Our ambition is to provide services; not only at the right, time, place and location for our clients; but also at the right frequency and quality that will make a ‘real’ difference to the health and well-being of individuals.
Our Founder knows what help and support she needed at the time of her son’s accident and has consulted widely with other families and a range of health professionals. We have also read all the existing research undertaken by a range of professionals and have taken on board all the recommendations they have made. So our services have not only been developed on a clearly identified need and logical recommendations but also from a personal ‘living the nightmare’ perspective.
As such we feel we are in the unique position of providing ‘what people actually need’; as opposed to what people ‘think they need’. Our deeper understanding enables us to develop and deliver services that make a real and measurable difference to the people who need us.
We believe in ‘aiming higher and achieving more’ and we understand that the rehabilitation journey towards recovery is a ‘marathon’ and not a short ‘sprint’.
MATRIX Neurological has therefore been formed to enable these children and young people who have sustained an acquired brain injury, before the age of 19, to have immediate access upon discharge to high quality community-based services and support that is tailored specifically to their needs. This is currently not available nationally.They will continue to have access to support services from MATRIX Neurological until they are 25.
ABI is often referred to as a ‘hidden disability’, as survivors may have no physical evidence of their injury. Many of the impairments are not visible to others and it is only over time that the longer term effects may become apparent. The negative consequences of ABI can severely and permanently change a child’s life, as well as have a profound impact on the child’s family as a whole. (Source: Cerebra; Acquired brain injury in children and young people; 2010).
So what are the Impacts of an ABI?
For the child:
ABI can cause a complex range of long term disabilities such as communication problems and cognitive deficits; problems with executive functioning, sleep disturbance; physical impairments; epilepsy, depression and a range of behavioural problems. The more severe the ABI; the greater the impairments of neuro-behavioural functions.
Usually it is the cognitive, behavioural and personality deficits that produce the greatest disruption to their quality of life and ongoing life achievements. However, the long term effects are often not evident until children move into adolescence and adulthood. The true extent of these impairments may only become apparent when the child or adolescent returns to education and fails to meet expected developmental milestones.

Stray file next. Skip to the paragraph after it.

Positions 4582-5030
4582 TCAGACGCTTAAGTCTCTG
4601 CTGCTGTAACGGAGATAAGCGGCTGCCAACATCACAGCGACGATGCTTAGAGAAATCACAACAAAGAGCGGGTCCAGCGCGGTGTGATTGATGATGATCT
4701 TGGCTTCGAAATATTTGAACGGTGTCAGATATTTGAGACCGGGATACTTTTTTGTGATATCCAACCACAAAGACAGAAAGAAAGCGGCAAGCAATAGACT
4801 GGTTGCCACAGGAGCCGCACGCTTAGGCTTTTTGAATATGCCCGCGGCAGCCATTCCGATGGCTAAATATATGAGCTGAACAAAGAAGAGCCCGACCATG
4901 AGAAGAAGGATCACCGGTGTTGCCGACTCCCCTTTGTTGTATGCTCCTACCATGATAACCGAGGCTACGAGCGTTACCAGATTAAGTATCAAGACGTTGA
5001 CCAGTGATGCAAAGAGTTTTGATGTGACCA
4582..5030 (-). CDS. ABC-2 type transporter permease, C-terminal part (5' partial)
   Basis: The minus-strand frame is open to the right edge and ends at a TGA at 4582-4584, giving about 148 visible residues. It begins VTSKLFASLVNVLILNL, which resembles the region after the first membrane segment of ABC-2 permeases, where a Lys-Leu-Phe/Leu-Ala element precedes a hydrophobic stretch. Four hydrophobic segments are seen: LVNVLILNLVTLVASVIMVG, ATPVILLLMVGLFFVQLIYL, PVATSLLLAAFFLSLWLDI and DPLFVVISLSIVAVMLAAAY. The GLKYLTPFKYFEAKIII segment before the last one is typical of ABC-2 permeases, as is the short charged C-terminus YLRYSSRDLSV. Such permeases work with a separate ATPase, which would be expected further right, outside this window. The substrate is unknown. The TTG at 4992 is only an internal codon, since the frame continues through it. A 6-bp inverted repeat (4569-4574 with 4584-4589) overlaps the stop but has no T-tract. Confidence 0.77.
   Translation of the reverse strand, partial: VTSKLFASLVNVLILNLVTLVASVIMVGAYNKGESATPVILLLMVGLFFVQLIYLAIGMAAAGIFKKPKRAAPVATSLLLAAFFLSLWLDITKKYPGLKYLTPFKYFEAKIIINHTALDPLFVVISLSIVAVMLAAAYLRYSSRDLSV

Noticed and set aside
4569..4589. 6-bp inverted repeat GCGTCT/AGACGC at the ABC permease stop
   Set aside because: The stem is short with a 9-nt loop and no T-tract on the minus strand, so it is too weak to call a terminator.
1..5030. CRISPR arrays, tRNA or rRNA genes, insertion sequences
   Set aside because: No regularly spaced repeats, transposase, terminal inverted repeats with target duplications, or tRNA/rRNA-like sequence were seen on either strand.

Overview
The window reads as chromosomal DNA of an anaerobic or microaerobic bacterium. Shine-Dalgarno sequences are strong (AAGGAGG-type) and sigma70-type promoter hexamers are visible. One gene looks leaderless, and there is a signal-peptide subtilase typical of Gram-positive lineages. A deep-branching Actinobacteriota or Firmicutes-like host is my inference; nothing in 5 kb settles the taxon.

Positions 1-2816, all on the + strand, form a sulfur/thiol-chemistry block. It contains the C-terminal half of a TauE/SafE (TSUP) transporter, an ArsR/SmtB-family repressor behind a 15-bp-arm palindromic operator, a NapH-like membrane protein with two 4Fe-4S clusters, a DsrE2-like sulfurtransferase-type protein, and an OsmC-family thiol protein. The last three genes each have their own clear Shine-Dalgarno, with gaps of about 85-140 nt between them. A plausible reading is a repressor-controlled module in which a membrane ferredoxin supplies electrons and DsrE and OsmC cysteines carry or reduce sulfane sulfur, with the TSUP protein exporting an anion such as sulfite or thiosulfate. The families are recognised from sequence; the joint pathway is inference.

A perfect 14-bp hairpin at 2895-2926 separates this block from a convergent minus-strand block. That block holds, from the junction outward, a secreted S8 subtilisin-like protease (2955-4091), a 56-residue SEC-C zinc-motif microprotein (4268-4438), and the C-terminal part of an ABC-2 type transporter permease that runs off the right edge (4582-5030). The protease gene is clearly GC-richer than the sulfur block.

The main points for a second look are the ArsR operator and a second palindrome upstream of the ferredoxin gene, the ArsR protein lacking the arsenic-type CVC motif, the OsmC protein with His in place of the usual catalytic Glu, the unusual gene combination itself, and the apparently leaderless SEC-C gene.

For the family:
It is recognised that ABI affects both the injured individual and the family as a whole. Families experience a range of emotions such as panic and fear; shock and denial; anger; guilt, isolation but with hope for the future. Although they eventually adapt to the increased demands of the brain injured child, it is also common for parents of children with an ABI to experience:
• high levels of parental burden and stress
• psychological distress and reduced coping abilities
• deteriorating family relationships and family conflict which often contributes to marital breakdown
Additionally, where families also have low social resources or support, the impacts of ABI are further exacerbated.
MATRIX Neurological was primarily set up to work with children, young people and their families who are living with the effects of an acquired brain injury who are in need of help or support. We are aware of the difficulties faced by parents and other community professionals in understanding what has happened and the effects of brain injury on the child or young person. Our services therefore also aim to help them understand a new way of living and advocate for the on-going rehabilitation needs of the child or young person.
"Families need to be properly supported as 'resilience' is key to delivering successful outcomes for children and young people."
"More play increases brain plasticity and makes for better recovery post brain injury"
"We need to harness the power of brain plasticity for treating children and young people with brain injury, especially at the key ages of 0-3 and at ages 10-16"
"NHS clinicians struggle with what intervention to prioritise in paediatric neuro-rehabilitation due to limited clinical time and the complexity of needs. Children, clinicians, parents and schools all have different neuro-rehabilitation priorities"
"Rehabilitation interventions can lead to positive outcomes for children and their families if delivered in the familiar home environment and applied to everyday situations"
"Often families don't have the financial capability to access services. We need to rethink how we deliver neuro-rehab services to children and young people"
"When someone has a brain injury, early access to local, specialist rehabilitation is crucial to ensure the maximum recovery and make significant savings to the state in health costs"